To paraphrase Dorothy: 'There is no place like London.' I hope I can convince you of that here. Also check out my blog at damselwithadulcimer.wordpress.com and my theatre reviews at www.playstosee.com
Conquerors, millers, lovers and confusion in Southwark
London is bursting to the seams with fringe theatres, and one little gem is the Union Theatre on Union Street. It is located behind a café, and boasts a cosy bar, complete with fuel burning stove, at the rear.
The current production is Fair Em, a play dating from the 1590s that was at one time attributed to Shakespeare. It's an anachronistic romp set in the reign of William the Conqueror, with a cast dressed in fourteenth century costume, a backdrop of a seventeenth-century map of London, and the addition of English folk songs going back to the nineteenth century.
Em and her father must disguise their upper class status and pose as a miller and his daughter in order to escape the forces of William the Conqueror, who are murdering the English gentry. In the meantime she has to contend with three rival suitors, whilst, at the same time, the duke of Normandy is off in Denmark in pursuit of Blanch, a woman whose image he has fallen in love with. Her father, the king, is no more than a robber baron, who has kidnapped a Swedish princess, Mariana, and is holding her for ransom; William promptly falls in love with her and out of love with Blanch. Back in England Em's attempts to dissuade two of her wooers also succeed in ridding her of her true love as well. When King William arrives back in England he must sort out all the various complications to ensure a happy ending.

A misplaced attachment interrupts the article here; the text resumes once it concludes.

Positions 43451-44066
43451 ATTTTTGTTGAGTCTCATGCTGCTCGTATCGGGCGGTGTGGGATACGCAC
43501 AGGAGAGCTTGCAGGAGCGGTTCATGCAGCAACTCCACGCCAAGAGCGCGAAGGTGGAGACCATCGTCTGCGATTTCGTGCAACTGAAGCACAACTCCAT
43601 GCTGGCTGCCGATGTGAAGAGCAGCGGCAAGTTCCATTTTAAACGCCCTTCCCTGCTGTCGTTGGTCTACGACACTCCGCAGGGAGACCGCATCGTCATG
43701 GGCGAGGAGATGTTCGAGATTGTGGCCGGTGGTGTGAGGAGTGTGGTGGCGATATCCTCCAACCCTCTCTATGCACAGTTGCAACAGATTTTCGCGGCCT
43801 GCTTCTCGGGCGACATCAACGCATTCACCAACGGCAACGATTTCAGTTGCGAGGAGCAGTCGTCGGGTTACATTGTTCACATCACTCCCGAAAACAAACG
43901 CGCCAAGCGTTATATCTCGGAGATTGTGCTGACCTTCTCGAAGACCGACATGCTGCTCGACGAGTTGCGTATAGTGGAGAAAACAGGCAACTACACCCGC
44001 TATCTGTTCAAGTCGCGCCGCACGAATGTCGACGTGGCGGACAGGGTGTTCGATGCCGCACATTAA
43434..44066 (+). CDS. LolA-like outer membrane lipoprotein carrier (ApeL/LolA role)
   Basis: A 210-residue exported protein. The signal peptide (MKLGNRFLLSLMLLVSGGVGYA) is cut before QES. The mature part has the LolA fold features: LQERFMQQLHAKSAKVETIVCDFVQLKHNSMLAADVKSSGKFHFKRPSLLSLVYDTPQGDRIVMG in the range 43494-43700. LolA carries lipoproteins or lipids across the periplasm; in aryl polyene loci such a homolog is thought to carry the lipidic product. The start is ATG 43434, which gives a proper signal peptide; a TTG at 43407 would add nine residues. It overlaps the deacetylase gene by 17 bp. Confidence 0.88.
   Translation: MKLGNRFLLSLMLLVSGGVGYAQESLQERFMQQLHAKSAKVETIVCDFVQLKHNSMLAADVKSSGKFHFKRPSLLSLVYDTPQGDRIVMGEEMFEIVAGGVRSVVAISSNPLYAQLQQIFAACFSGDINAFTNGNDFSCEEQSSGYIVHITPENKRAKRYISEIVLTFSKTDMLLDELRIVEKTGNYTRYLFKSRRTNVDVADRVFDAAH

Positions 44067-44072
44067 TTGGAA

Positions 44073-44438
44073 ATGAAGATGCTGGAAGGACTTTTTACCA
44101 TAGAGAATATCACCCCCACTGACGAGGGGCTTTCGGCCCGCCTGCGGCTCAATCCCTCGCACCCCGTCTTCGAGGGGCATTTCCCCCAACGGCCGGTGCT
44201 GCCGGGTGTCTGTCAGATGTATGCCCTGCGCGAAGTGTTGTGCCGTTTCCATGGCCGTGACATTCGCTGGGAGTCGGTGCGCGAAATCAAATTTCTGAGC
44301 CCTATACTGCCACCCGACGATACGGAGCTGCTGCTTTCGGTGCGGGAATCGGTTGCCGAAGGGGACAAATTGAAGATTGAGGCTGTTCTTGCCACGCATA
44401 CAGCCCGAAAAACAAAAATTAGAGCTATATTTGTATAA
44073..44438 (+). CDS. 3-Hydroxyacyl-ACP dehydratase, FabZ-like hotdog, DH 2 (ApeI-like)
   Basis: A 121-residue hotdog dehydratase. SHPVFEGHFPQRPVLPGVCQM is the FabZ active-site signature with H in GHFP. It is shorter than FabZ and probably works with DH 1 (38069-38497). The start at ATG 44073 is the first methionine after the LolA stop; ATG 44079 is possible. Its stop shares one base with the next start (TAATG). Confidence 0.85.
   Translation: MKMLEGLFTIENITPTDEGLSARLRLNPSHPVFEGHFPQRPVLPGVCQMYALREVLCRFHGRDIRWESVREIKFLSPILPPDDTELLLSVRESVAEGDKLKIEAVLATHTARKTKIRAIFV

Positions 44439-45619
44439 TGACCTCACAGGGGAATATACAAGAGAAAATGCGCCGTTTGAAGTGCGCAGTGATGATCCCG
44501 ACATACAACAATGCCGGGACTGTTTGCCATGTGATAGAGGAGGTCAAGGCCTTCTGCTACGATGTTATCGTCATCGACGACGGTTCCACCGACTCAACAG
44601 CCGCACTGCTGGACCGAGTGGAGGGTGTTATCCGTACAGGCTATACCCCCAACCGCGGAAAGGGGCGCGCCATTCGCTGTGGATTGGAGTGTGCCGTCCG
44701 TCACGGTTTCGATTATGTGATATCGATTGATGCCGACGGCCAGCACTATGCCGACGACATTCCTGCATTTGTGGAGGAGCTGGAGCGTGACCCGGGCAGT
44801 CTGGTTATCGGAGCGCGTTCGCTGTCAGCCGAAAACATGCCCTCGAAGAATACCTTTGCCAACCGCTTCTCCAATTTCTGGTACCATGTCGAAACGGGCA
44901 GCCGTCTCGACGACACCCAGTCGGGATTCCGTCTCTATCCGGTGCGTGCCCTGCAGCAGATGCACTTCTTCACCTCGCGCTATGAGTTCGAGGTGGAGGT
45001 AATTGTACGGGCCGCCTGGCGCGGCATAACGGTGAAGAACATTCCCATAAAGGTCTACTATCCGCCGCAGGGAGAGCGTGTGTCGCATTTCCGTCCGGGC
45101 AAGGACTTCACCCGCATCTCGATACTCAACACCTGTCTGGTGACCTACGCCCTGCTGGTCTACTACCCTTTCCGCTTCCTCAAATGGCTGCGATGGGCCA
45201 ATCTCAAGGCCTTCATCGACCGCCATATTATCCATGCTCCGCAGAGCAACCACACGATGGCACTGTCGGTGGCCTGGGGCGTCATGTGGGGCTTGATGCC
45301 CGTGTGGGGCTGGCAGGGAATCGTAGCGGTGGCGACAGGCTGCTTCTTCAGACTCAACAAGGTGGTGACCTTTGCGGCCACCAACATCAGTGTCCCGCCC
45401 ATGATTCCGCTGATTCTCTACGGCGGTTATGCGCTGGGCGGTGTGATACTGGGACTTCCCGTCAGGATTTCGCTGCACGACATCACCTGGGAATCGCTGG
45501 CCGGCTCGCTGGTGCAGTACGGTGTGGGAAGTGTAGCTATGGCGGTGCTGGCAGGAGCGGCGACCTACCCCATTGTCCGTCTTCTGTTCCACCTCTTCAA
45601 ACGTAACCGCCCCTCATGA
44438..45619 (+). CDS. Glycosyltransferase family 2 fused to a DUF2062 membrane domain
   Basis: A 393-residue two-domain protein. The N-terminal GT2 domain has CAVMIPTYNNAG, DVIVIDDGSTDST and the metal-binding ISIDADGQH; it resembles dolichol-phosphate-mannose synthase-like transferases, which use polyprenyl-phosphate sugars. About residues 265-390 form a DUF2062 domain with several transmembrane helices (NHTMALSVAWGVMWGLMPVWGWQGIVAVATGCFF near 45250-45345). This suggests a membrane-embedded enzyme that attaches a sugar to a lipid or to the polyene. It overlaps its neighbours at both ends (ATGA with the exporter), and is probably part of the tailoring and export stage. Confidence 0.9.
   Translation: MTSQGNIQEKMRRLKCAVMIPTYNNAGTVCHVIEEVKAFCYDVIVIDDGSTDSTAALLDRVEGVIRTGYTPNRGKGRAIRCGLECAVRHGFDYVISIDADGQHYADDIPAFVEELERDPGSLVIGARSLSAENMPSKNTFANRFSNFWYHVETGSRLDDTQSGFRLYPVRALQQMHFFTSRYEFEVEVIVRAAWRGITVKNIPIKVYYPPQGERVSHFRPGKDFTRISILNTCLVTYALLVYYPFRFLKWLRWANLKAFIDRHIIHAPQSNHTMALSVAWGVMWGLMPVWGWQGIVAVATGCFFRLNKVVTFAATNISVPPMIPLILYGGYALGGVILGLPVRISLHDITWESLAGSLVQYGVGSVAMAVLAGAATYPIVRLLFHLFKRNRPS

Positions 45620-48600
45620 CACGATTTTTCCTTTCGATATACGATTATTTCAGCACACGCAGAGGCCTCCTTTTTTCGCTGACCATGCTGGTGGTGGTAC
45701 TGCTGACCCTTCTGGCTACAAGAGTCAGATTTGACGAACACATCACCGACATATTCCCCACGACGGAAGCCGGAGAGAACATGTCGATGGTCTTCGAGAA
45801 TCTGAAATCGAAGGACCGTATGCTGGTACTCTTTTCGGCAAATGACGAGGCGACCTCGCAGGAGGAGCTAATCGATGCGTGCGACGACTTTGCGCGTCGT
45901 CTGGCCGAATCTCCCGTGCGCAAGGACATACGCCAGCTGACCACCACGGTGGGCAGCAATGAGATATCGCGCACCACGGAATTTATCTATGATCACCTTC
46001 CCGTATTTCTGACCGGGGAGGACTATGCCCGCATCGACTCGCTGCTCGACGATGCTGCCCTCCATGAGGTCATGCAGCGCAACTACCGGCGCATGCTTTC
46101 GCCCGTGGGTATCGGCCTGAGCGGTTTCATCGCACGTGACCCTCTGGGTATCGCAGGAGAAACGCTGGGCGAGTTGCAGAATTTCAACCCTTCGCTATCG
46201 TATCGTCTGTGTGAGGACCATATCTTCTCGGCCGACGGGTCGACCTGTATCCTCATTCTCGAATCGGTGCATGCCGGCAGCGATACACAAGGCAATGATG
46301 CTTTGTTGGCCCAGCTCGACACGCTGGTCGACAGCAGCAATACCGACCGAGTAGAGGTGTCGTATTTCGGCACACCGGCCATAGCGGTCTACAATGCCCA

Despite the complications of the plot, this is an easy play to follow, even when characters are wearing masks. The locations of England and Denmark are clearly delineated by the journeys of a model sailing boat that travels back and forth across the map. A group of strolling players, collectively known as Green Willow, appear throughout the production to offer musical accompaniment and the comedy flows thick and fast, especially of a lavatorial kind involving a chamber pot.
The cast appear to have as much fun as the audience and everybody lives happily ever after. A perfect theatrical beginning to a miserable January.